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Old 07-29-2013, 08:17 PM
sprinklrz sprinklrz is offline
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Velocity/Pressure Causing Valve to Stay Open?

If you have a 2 1/2 inch mainline with a sudden drop down to a 1 1/2 inch valve then immediately back up to a 2 1/2 inch pipe, wouldn't you still have a massive increase in velocity through those smaller pipes and valves?

Could the increase in velocity be enough to keep a valve from closing?

There is a booster pump involved too which boosts the pressure way up. I can't remember for sure off hand the working pressure of this booster pump but it's up there.

Is there a possibility that high pressure alone can keep a valve from closing?

Thanks.
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Old 07-29-2013, 09:01 PM
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Wet_Boots Wet_Boots is online now
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It is very common design practice to have an electric diaphragm valve sized smaller than the pipe it's connected to. In other words, find another reason for the valve sticking open.
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Old 07-29-2013, 09:06 PM
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Quote:
Originally Posted by Wet_Boots View Post
It is very common design practice to have an electric diaphragm valve sized smaller than the pipe it's connected to. In other words, find another reason for the valve sticking open.
Yea, and even mainline sized larger than water supply.
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Old 07-29-2013, 09:13 PM
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Quote:
Originally Posted by sprinklrz View Post
If you have a 2 1/2 inch mainline with a sudden drop down to a 1 1/2 inch valve then immediately back up to a 2 1/2 inch pipe, wouldn't you still have a massive increase in velocity through those smaller pipes and valves?
Depends on your demand. If you have a demand of 3 gpm then the answer is no. If your demand is 150 gpm then your answer is maybe so.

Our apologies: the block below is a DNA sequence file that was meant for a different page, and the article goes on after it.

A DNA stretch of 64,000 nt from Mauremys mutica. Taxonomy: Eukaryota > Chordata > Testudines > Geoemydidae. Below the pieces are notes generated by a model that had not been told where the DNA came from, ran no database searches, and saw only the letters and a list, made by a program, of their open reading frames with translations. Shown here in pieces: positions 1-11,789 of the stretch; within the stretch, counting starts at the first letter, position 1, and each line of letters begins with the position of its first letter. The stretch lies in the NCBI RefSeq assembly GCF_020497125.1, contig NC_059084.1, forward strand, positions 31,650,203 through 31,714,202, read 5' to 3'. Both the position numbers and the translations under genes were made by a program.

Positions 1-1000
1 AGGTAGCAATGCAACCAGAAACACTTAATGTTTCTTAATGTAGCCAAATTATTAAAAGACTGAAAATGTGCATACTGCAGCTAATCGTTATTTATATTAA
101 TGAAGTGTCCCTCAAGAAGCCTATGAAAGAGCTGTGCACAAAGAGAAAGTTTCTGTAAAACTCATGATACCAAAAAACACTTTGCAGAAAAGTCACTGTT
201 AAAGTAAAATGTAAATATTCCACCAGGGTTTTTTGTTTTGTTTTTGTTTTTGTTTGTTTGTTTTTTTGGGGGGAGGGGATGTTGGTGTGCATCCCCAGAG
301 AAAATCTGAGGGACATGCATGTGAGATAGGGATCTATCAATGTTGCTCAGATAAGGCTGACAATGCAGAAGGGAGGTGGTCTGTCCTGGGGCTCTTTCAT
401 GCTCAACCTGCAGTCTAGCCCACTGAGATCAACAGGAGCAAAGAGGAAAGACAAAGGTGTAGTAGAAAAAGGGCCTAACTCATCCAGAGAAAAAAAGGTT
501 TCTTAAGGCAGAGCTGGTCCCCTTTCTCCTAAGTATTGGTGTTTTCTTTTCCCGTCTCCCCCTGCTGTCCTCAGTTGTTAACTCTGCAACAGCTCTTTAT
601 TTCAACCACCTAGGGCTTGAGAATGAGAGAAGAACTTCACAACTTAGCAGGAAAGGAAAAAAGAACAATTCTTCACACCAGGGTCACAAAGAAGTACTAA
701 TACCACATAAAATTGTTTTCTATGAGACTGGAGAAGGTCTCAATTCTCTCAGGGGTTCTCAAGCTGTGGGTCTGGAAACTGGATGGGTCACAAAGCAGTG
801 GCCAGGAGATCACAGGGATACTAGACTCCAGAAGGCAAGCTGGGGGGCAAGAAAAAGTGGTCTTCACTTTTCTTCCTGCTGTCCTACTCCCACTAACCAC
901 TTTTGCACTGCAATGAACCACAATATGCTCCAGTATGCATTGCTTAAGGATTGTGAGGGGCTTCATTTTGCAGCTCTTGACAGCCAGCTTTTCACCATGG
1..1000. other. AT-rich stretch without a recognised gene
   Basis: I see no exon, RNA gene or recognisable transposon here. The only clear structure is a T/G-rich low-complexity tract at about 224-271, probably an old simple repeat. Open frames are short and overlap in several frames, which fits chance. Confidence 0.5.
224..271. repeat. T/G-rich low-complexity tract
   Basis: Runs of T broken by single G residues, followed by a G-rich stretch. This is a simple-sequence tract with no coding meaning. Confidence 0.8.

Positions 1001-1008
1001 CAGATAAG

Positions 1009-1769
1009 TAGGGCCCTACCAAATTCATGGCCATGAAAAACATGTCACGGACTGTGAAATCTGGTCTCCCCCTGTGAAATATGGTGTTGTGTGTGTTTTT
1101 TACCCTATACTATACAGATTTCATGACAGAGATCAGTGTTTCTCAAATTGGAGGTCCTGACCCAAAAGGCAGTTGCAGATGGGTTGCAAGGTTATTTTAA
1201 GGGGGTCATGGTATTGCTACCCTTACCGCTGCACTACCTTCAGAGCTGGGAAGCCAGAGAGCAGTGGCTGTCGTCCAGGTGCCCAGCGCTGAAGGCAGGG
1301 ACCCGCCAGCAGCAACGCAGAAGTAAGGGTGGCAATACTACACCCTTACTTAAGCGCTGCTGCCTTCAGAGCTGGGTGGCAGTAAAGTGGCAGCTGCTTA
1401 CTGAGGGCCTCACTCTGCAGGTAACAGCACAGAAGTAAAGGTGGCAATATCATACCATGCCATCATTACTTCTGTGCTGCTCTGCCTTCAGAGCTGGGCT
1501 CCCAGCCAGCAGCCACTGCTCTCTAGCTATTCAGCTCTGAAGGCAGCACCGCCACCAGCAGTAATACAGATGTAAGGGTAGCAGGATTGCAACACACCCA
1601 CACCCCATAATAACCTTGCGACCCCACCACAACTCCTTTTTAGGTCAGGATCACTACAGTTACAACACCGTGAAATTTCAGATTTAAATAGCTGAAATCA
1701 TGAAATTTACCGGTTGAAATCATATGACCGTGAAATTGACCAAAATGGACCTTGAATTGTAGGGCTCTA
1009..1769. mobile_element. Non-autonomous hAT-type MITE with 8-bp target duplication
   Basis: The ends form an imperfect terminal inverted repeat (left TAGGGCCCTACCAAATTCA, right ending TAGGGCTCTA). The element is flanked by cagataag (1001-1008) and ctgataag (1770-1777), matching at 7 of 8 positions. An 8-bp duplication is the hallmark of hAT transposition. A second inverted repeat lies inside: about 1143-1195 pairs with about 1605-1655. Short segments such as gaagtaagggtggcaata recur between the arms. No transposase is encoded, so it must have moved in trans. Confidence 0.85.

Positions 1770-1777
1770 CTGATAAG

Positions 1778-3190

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Old 07-29-2013, 09:54 PM
sprinklrz sprinklrz is offline
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It's been giving me fits. It's not just one valve, apparently, seems to be more than one. It seems to be that possibly the valves don't close until the booster pump is overwhelmed and shuts down. The load is not very great, just a few Hunter MP Rotators per zone. Got plenty, plenty of water available.
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Old 07-29-2013, 10:08 PM
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Originally Posted by sprinklrz View Post
just a few Hunter MP Rotators per zone. .
And you have a 2 1/2 inch mainline?
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Old 07-29-2013, 10:28 PM
sprinklrz sprinklrz is offline
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Actually, a 4" main fed from 2-2" backflows/meters to the booster pump.
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Old 07-29-2013, 10:57 PM
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Originally Posted by sprinklrz View Post
Actually, a 4" main fed from 2-2" backflows/meters to the booster pump.
http://www.lawnsite.com/showthread.php?t=409246
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Old 07-30-2013, 01:02 AM
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You haven't mentioned brand name of valves so i can only generalize.

The valves can prolly handle 120 gpm and 150 psi.

The 2.5 pipe can handle 70 gpm and be under 5 fps.

Determine the demand on each valve. Compare the working vs the non-working valves. There will be a pattern or a break in a pattern that you should see.

Measure the static AND dynamic pressures of the system. You may find that the pressure isn't what you think it is.

As always i suggest that you measure the resistance - voltage - amperage of each valve at the clock first to eliminate electrical issues.

Bring back some solid numbers and someone may see something that you're not seeing. Best of luck
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Old 07-31-2013, 02:36 AM
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Quote:
Originally Posted by sprinklrz View Post
It's been giving me fits. It's not just one valve, apparently, seems to be more than one. It seems to be that possibly the valves don't close until the booster pump is overwhelmed and shuts down. The load is not very great, just a few Hunter MP Rotators per zone. Got plenty, plenty of water available.
Maybe your valve is oversized. If the valve is clear of debris, have you tried turning the flow control in?
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